Tuesday, January 29, 2013

Chapter Ten, Scenes 5 and 6

As is my habit, since scene five is so short, I decided to concatenate it with the following scene, six.

Current word count is just over 96,000. I'm starting chapter 15, and I think I'm still on track for a 150,000 word novel.


* * *

The next day, Balfrith pulled out the letter he’d brought with him from professor Ducca, addressed to a professor Gregorius. He and Eldamir had planned to walk to the school after breakfast, and he was already growing excited at the prospect of meeting this man. Hopefully, they would be able to make some progress in their search for an answer to the cursed sword.

Taking Branulf and hanging its baldric over a shoulder, he went down to the common room for breakfast. Eldamir was already there, sipping a cup of wine while he waited. Balfrith joined him at the table.

“Where are the others?” he asked, hoping that Eldamir would not know.

“Roidh passed through earlier this morning, and sat with me while he broke his fast, but he did not stay long. He had some business of Adradomir’s to take care of, though he didn’t say much about it. I haven’t seen Calunoth.”

Balfrith nodded, and waved over the innkeeper, Goslar, who nodded to acknowledge the signal. He returned a few minutes later, wiping his hands on his apron as he approached. “Good morning, goodmen. I have fresh bread, cheese, and ale or wine to drink.”

Balfrith said, “Bread and ale, please.”

“Just bread for me,” Eldamir added, indicating the cup that he already drank from.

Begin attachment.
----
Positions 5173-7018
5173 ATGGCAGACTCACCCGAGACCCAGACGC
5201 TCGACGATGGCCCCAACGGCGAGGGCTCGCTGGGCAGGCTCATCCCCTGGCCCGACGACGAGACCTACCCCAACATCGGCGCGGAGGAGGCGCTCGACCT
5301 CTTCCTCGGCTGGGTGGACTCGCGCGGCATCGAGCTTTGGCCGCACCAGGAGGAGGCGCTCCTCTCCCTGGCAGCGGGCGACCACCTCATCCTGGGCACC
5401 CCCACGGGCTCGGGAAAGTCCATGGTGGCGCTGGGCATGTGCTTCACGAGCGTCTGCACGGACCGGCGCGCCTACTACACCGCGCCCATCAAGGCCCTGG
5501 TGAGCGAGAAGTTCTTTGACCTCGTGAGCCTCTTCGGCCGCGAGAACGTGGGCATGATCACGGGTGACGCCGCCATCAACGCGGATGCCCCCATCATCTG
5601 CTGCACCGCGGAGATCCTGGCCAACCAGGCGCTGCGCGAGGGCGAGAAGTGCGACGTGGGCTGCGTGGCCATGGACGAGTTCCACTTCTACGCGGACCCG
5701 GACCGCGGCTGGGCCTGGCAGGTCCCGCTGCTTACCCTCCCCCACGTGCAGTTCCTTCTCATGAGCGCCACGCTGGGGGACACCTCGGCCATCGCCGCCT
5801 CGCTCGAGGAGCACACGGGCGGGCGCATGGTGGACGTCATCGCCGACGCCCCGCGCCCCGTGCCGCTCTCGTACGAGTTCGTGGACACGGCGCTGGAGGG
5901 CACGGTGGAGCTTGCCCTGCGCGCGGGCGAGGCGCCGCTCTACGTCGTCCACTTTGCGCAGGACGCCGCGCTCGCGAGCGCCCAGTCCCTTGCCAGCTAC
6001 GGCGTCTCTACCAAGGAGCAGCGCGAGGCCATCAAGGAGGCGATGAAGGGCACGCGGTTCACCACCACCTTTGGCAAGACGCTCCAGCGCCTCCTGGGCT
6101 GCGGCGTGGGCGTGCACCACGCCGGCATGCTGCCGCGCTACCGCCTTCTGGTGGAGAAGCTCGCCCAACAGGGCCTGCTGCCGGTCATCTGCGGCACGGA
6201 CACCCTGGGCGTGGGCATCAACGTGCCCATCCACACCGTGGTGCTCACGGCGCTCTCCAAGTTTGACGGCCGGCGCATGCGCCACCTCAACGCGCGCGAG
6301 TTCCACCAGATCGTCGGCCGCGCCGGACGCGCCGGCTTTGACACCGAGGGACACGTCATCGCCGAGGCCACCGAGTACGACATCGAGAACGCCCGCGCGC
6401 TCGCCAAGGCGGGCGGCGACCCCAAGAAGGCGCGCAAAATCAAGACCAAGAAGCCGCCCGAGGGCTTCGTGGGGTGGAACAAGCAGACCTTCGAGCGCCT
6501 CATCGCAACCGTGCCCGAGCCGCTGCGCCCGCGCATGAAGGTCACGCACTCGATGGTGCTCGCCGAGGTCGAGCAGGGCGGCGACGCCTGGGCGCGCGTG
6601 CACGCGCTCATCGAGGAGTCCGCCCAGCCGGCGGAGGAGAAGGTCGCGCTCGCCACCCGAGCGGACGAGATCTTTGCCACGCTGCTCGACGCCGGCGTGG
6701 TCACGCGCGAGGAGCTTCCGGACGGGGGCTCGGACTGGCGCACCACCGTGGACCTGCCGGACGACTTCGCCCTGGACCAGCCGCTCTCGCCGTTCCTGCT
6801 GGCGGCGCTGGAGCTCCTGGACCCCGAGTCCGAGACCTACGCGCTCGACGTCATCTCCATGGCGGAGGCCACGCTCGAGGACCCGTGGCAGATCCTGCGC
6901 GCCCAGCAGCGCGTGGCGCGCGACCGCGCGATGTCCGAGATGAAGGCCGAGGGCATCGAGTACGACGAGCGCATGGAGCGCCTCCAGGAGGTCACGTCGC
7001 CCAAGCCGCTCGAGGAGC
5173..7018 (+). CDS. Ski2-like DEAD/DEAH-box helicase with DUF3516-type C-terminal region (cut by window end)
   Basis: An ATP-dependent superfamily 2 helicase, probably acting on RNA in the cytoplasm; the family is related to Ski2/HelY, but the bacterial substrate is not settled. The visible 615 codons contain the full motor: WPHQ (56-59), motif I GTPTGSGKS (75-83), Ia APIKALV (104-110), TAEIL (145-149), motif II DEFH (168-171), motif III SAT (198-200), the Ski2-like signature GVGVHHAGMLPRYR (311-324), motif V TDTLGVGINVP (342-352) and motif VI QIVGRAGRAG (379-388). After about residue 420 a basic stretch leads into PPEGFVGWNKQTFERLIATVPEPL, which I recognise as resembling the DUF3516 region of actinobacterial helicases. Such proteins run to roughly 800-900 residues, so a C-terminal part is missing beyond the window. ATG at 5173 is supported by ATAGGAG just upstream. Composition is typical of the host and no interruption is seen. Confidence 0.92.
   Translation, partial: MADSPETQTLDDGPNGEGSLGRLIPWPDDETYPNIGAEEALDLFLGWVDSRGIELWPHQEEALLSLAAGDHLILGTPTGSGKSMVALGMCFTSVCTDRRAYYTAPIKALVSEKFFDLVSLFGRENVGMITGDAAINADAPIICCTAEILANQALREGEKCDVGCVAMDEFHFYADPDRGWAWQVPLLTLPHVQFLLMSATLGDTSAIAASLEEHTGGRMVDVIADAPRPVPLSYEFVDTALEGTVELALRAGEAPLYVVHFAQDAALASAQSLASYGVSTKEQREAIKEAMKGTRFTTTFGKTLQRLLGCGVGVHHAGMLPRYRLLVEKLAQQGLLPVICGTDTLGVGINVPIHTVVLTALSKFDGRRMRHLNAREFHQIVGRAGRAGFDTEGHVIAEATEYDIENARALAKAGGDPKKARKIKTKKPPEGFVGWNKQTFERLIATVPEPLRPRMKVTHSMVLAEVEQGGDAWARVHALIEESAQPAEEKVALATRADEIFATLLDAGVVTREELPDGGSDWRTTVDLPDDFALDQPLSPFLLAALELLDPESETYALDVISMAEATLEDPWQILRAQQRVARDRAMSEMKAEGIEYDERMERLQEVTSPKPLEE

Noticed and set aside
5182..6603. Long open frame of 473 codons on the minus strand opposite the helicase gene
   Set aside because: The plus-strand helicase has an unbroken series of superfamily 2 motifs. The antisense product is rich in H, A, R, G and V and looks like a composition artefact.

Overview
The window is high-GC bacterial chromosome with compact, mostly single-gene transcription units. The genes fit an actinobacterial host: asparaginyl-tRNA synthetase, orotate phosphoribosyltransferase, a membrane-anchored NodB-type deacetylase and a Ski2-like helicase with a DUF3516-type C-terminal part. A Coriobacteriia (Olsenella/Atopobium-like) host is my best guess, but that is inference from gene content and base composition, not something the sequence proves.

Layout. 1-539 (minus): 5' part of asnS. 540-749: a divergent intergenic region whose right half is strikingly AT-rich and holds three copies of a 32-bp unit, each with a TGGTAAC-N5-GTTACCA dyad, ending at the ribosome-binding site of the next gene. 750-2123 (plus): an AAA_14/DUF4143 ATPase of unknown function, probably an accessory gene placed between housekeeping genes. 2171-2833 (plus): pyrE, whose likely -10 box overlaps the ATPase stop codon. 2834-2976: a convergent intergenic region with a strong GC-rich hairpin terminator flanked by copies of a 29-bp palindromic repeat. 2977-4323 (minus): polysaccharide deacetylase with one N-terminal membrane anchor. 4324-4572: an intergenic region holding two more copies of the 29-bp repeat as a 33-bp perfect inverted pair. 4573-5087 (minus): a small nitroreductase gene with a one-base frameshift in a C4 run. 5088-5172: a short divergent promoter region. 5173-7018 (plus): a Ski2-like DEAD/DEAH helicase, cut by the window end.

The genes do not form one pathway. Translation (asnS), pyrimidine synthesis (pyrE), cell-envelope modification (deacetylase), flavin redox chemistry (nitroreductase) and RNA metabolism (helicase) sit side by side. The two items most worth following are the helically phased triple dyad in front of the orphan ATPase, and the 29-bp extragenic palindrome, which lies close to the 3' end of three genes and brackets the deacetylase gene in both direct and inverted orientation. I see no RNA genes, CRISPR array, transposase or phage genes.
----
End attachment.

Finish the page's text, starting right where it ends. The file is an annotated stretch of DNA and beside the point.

Goslar nodded and walked away, returning shortly thereafter with a large loaf of bread and a tankard of ale.

As Balfrith tore off a piece of the bread and began eating, Eldamir said, “I see you have Branulf with you. Did you remember the letter as well?”

Balfrith nodded, chewing thoughtfully. After swallowing, he said, “I was thinking - what if this professor Gregorius is unable to help us? What will our next step be?”

Eldamir smiled and shrugged. “Your guess is likely as good as mine. Perhaps, though, we shouldn’t worry over much about that now. At the very least, we might ask Gregorius for advice, even if he is unable to help us immediately.”

“Perhaps,” was all Balfrith said, though he still worried.

* * *

They approached the school an hour later, walking up the road from Westmere at a leisurely pace. Though Balfrith wanted to walk faster, Eldamir insisted on taking his time, enjoying the fresh air and sun. “It is a beautiful day, Balfrith. What is the rush? Either we will find the help we desire, or we will not. Getting there one moment sooner will not change that.”

Balfrith only grumbled to himself, and Eldamir laughed, breathing deeply and stretching his arms out as he walked.